This post was originally published on lessonly.com.
In a literal sense, we define feedback as “a reaction or response to a particular process or activity.” For meaningful feedback, you should focus on the connection between the activity and its resulting reaction. Unfortunately, you can’t always find that contextual connection in the real world, but this CIO.com post suggests ways toward functional feedback in spite of this lack of context. In training or performance reviews, these five ways can ensure you’re getting effective feedback.
Plan your meeting thoroughly
When we say thoroughly, we mean more than the topics that you’d like to cover with your employee. It might not happen every meeting, but at some point feedback will generate an emotional effect on the person sitting at the other side of the table. Practice empathy and put yourself in their shoes: “How would this news make me feel?”
Basically, if you’re giving feedback to another coworker, often you’ll need to help them through it. Good news needs guidance as well! Even with promotions and positive team changes, your employees look to you for suggestions. Thoroughly planning for feedback outcomes will improve your company’s culture and productivity.
Be willing to listen
Good communication requires effort from both members of a feedback meeting. In this context, the person in a position of authority should always really listen. What does listening mean? CIO.com writes:
A good way to listen is to start off the meeting by discussing what happened. To discuss means that more than one of you is talking. It rules out you lecturing, talking at, or “briefing” the other person. So you could ask the other person for his or her version of events, and then ask questions to get to the heart of the matter, for example.
It’s all about respect. You’ll find feedback takes on a new dimension when it’s an involved conversation among all parties. Achieving this won’t happen overnight. It will take focus and work in the form of training, but you’ll see great benefits from it.
Choose the right time
Remember the earlier point about feedback being tied to its timely context? Well, you might want to slow it up just a bit. The most effective feedback has a nuanced delivery, time, and place. In all situations, the timing of the feedback hinges upon the severity. Annual performance reviews are generally expected events with rather predictable information, for example: performance over the past year has gone up or down and these are areas of improvement. This leaves plenty of options as far as timing of that feedback. CIO.com suggests a maxim to use in all aspects of your company: “The goal is to correct the problem; not to inflict pain on the person who is guilty of it… You’ll increase the chances of successfully fixing the problem if you make this your rule of thumb.”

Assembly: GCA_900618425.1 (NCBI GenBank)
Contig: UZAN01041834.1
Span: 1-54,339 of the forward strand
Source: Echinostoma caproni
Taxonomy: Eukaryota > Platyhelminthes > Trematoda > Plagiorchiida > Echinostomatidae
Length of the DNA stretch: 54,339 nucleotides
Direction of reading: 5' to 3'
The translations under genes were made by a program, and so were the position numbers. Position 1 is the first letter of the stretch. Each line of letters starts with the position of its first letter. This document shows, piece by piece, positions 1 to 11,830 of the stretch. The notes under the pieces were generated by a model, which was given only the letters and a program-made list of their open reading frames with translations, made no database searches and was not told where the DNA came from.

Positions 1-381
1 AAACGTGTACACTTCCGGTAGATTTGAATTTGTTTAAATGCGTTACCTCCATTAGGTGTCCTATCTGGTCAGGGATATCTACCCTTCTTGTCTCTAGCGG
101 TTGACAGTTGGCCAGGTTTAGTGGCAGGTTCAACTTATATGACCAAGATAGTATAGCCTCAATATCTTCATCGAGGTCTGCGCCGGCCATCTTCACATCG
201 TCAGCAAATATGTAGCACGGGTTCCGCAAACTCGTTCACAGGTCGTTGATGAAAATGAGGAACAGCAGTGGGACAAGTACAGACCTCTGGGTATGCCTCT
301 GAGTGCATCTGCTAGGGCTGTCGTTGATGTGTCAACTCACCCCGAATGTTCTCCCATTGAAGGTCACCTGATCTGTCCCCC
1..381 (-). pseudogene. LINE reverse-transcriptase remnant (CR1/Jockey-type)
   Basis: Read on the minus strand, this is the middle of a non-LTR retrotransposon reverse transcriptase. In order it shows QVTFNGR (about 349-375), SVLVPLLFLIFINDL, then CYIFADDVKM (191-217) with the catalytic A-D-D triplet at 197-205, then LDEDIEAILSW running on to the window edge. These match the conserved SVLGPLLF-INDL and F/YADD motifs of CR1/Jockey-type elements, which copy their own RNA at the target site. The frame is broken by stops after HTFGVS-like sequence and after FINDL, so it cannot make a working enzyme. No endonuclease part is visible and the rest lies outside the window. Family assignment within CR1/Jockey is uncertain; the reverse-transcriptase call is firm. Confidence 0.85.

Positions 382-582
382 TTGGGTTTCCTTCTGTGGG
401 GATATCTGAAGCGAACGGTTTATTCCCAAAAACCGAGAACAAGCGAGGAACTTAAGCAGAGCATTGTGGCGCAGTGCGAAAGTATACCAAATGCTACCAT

Choose the right place
Place matters just as much as time, so your office isn’t always the best option. CIO.com writes, “Maybe it’s in a coffee shop. Maybe it’s on the job, out of earshot of other workers, or at the place where the problem occurred.” Wherever you deem comfortable, make sure you keep other employees unaware of the meeting. Especially if your feedback is on the heavier side, the last thing you want to do is single a person out away from his or her peers. Spectators and gossip can only complicate the situation. Remember, each opportunity for feedback presents a new chance to make a positive impact on your employees.
In some situations, online feedback can provide a safe place for employees to write out their thoughts to leadership. Many clients at Lessonly by Seismic use our software to build lessons with free-response questions so that they can gauge opinions and gather feedback. Will this place work for every instance of feedback? Of course not. But, for some, it does the job in an efficient manner.
Aim to make the meeting a win-win
As mentioned earlier, feedback is a two-way street. When employees do something good or bad, they should expect feedback from their leaders. This doesn’t mean that the leaders can’t encourage feedback from their employees. When companies uncover unforeseen issues, sourcing these ideas for change through feedback meetings between managers and employees really increases employee engagement and improves overall company culture. In this way, you’re really “correcting the problem, not inflicting pain.” If both the leadership and the employee emerge from a feedback meeting charged up to do better work, you’ll be surprised how much difference it will make on your company’s bottom line.
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